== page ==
I have had Mosley's
essay for over a week now and I have yet to read The
Matter of fact, I have never read Mosley, neither his novels nor
his book of essays. He has never turned me on in any particular
way so that I'd be encouraged to read him. It's probably a shame.
But he's probably not the only black writer that I have been
reluctant to read.
I also agree with
you, though I have not read Mosley, but rather about him, that he
is not a political thinker, but rather a concerned black citizen
who is dissatisfied with the status quo of present electoral
politics. I am going to read "A New
Black Power ."
I'm sure I will sympathize greatly with his measure of
dissatisfaction of the status quo of Republicrats.
I did read a small
review of his latest book of essays in which the reviewer says
that Mosley called for a black political party. I was impressed by
that progressive thinking. I had called for the same thing last
fall and, of course, I was ignored, and, of course, I think he
will on the whole be ignored for his politics also.
But Mosley is
probably as qualified as West or Gates or Dyson or other
black preachers with doctorate degrees, that is, to be a
public intellectual. They tell me that there's money in it, that
is, opportunity. And I suppose we have enough room for one
more opportunist in the field of black politics. He seems to be
making the rounds. I saw his image today, dressed in a long black coat
and black hat, in the recent Crisis magazine
(NAACP). Very spiffy!
But I promise you I
will read Mosley's the Nation
article, by and by. You can definitely conclude that I am more
interested in reading you than I am Mosley.—Rudy
* * *
I'm with Rudy in that
I haven't been particularly a fan of Walter Mosley's writing. This
isn't a knock against his writing ability I assure you; I'm simply
not much of a fan of crime or science fiction, interesting
considering my childhood love affair with comic books and horror
fiction. I thought that The Man in my Basement, Mosley's
attempt at existentialism, was mediocre at best. Give me The
Stranger or The Outsider instead. Of course, one of my
favorite of contemporary novelists happens to be Walter Kirn,
which is perhaps indicative of my immature reading interests.
Still, I was
gravitated to the essay in question because of Mosley's call for a
Black political party.
I do recall Rudy expressing this months ago, and yes, the response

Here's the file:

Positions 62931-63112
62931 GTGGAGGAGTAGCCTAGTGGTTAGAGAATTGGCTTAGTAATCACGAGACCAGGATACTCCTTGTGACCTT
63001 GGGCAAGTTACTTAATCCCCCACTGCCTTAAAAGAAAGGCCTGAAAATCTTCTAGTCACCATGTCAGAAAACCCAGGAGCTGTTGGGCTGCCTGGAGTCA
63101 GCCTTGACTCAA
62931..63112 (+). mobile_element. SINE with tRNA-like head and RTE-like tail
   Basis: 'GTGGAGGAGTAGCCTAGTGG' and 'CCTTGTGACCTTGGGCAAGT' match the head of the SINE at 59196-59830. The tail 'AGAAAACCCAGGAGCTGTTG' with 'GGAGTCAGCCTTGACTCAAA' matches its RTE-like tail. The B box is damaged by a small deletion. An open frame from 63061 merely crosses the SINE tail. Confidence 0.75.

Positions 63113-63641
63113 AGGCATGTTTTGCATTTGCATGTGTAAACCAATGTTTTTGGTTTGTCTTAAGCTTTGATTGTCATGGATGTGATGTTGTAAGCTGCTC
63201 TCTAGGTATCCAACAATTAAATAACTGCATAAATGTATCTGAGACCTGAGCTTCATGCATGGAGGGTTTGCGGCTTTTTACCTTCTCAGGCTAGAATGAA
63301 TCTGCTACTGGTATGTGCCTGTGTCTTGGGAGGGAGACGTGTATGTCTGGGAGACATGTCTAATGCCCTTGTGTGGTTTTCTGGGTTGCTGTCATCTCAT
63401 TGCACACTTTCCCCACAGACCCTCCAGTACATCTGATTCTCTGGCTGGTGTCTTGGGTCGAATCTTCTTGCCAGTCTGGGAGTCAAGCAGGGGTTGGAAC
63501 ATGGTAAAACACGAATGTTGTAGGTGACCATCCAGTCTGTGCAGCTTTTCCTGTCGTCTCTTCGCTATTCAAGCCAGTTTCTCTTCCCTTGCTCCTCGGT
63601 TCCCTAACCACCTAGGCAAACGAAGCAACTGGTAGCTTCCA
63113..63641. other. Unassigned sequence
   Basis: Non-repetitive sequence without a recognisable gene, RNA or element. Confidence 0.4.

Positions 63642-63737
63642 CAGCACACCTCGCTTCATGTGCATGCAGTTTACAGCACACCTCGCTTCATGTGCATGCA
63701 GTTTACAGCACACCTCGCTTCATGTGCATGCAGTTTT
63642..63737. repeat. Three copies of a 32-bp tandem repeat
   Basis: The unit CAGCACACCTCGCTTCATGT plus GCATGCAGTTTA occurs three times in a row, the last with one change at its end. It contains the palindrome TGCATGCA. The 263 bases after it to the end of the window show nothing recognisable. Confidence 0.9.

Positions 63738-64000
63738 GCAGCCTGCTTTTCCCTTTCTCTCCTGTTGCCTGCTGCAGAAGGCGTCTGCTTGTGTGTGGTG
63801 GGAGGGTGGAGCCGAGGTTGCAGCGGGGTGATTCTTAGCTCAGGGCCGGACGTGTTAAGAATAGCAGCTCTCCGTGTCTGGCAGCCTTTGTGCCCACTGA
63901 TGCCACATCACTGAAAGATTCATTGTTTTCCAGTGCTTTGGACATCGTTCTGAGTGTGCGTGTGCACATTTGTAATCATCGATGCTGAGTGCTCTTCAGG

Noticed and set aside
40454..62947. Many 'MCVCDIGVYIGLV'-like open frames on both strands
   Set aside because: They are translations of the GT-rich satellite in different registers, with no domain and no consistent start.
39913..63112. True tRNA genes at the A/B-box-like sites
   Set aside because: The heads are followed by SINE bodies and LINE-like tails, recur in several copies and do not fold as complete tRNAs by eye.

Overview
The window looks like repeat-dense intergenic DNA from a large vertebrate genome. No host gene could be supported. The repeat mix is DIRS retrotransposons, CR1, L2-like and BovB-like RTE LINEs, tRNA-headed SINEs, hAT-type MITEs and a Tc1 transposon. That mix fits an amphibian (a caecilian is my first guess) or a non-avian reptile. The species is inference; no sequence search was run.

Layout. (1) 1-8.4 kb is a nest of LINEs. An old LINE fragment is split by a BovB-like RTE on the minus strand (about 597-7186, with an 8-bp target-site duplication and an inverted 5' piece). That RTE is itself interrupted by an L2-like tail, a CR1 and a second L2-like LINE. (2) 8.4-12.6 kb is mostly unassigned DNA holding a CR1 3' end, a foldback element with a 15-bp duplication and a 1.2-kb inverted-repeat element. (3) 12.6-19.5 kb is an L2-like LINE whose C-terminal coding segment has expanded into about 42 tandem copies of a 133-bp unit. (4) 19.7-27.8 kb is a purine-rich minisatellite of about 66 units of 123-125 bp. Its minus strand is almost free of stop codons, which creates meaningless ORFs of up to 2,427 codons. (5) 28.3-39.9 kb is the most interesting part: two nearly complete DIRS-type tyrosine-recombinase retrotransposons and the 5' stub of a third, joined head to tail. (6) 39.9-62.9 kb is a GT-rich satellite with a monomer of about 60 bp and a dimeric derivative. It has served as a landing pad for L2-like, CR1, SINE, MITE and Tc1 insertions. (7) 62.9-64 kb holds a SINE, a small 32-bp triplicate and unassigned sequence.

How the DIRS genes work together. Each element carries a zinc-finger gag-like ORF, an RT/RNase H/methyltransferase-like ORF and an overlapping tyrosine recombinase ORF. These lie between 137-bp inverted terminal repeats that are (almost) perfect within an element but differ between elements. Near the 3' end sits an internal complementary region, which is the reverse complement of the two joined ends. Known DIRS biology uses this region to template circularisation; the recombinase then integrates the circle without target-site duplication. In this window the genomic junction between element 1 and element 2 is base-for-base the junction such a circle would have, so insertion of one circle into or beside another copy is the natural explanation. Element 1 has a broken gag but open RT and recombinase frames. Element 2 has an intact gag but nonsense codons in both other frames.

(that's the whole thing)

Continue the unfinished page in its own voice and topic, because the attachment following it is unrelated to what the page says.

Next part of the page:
was lukewarm at best. I'm surprised that the Right has yet to dig
their fangs into Mosley's plea. Can you imagine a Black political
party? How divisive! How anti-white working class! How racist! How
I wrote an essay
regarding the need for a new party led by the interest of blacks
sometime before my 20th birthday. It was originally a
letter to then Congressional Black Caucus president Elijah
Cumming, right after the CBC decided to strong arm Nader. To me it
is all common sense; we just get bogged down by the bullshit. Of
course, I got no response from the CBC. Just another letter from
yet another angry, young black male.
I agree with Rudy
that it makes a difference as to whether Mosley is referring to 14
year olds or 24 year olds. I assume that E is being facetious when
he writes that he doesn't want a 12 year old to lead D.C. or
Philly. I don't want that either. Of course, one can suppose that
they might fare at least as poorly as the present day
And almost anything
might be an improvement over Bush, who often at least appears to
have the mental development of a 12 year old. Let's assume that
"young people" is that age between 16 and 24. In
Maryland, this is the age group used most often in reference to
young people, statistically speaking. Of course, I am in this
group. So I might be sensitive to these matters. I am fallible.
And so when it is
said that without adults taking the lead, we can't move forward,
I'm not sure how to respond. It doesn't appear that we are moving
forward right now, and I don't think anyone in leadership is
younger than 50. It is clear that we are digressing if anything.
Yes, it is true that ideas and values are transmitted to the
succeeding generation. I think Mosley is referring to this
exchange when he speaks of the elders' fumbling. What values and
ideas are being reproduced?
and commitment to service? This is doubtful. The 50 and over crowd
had King and X; I was given Sharpton and Jackson. And we wonder
why the spiraling has occurred. Opportunism and indifference to
the status quo of Republicrats – thanks for the lovely
terminology Rudy – seems more like what was truly handed down.
But I don't know. Let
me learn my place instead. I am no one's leader. I don't have an
ideology. I prefer my moral compass instead. As Baldwin said, one
must find their own moral center and move through the world hoping
that it will guide them true. There's no need to hand the
leadership of the race to a group of children, as the current
leadership is doing a fine job of masquerading as adolescents.
The statement that
hip hop messed with our age seems to carry some prejudice to me. I
don't know though, it is late. Hip hop did nothing to alter what
it meant to be a young writer. Mailer was 25 when he published the
Naked and the Dead; Vidal was 19 or 20 for Williwaw.
Capote was at the New Yorker in his teens. More recently,
Easton Ellis was 19 for Less Than Zero. All privileged
white men. And Shelley was a pup when she wrote Frankenstein.
Literature is ripe with the accomplishments of the young, way
before the seeds for hip hop were ever sewn.
Mosley does raise
valid questions. Why aren't the major thinkers amongst the youth